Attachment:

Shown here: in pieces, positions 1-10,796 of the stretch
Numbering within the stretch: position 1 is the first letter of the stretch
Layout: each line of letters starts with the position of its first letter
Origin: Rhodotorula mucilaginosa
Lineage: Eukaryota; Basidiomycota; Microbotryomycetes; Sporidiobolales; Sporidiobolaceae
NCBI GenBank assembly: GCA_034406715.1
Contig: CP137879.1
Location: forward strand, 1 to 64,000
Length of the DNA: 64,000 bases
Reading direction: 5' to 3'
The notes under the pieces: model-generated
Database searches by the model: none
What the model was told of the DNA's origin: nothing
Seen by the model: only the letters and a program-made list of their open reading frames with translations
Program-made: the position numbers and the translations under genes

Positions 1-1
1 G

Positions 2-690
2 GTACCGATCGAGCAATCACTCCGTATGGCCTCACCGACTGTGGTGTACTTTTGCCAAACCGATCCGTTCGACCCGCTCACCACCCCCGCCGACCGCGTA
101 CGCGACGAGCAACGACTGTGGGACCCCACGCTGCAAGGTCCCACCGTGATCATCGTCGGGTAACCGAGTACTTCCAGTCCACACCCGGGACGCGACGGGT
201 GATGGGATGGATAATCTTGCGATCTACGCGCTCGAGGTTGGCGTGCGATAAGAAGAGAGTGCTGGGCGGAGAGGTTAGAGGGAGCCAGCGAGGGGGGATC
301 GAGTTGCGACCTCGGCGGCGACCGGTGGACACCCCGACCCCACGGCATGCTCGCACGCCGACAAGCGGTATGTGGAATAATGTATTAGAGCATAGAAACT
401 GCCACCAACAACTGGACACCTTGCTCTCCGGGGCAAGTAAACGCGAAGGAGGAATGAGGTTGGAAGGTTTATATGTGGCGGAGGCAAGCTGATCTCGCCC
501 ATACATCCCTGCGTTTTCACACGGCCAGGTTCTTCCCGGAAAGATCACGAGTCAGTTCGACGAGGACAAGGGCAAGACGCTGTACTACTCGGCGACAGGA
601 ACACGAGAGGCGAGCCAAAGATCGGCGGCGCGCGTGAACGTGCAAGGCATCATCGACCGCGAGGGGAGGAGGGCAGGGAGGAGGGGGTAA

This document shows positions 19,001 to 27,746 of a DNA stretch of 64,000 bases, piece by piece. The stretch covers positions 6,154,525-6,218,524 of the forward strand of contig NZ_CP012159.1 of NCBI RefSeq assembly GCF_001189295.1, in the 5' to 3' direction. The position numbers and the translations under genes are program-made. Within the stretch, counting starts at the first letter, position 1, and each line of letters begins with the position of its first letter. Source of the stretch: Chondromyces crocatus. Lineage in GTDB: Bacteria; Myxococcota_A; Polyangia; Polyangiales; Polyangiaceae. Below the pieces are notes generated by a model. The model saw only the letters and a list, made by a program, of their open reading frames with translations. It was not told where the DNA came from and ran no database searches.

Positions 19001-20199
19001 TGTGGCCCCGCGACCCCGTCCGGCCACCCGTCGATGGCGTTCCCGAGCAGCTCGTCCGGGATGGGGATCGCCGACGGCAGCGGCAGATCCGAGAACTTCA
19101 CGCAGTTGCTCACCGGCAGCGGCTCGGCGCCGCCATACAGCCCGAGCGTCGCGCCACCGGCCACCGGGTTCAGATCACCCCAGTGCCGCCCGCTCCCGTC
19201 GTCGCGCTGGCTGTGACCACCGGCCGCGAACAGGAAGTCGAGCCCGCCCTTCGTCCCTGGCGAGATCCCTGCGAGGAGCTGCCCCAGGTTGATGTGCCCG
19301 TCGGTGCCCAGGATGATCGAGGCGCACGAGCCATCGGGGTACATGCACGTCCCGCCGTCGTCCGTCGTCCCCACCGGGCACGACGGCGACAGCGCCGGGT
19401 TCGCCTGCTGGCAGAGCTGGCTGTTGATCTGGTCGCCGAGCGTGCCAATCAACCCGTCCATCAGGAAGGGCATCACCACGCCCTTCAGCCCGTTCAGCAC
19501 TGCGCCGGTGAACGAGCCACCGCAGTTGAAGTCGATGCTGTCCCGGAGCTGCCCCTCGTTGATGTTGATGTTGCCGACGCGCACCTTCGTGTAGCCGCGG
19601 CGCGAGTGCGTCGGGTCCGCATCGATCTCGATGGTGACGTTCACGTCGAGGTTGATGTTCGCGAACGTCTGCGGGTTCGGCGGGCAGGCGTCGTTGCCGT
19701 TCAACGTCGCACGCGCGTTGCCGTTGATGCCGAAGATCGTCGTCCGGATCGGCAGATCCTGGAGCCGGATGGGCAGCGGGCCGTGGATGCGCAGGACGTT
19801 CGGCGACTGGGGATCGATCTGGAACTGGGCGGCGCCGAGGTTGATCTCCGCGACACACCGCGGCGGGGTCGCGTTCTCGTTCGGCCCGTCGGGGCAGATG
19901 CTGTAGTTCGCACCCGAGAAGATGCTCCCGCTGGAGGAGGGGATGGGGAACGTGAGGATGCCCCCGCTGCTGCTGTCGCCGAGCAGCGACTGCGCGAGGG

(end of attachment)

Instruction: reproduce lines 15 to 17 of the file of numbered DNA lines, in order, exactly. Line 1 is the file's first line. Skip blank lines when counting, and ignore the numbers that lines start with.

Program-made: the position numbers and the translations under genes

Positions 1-1
1 G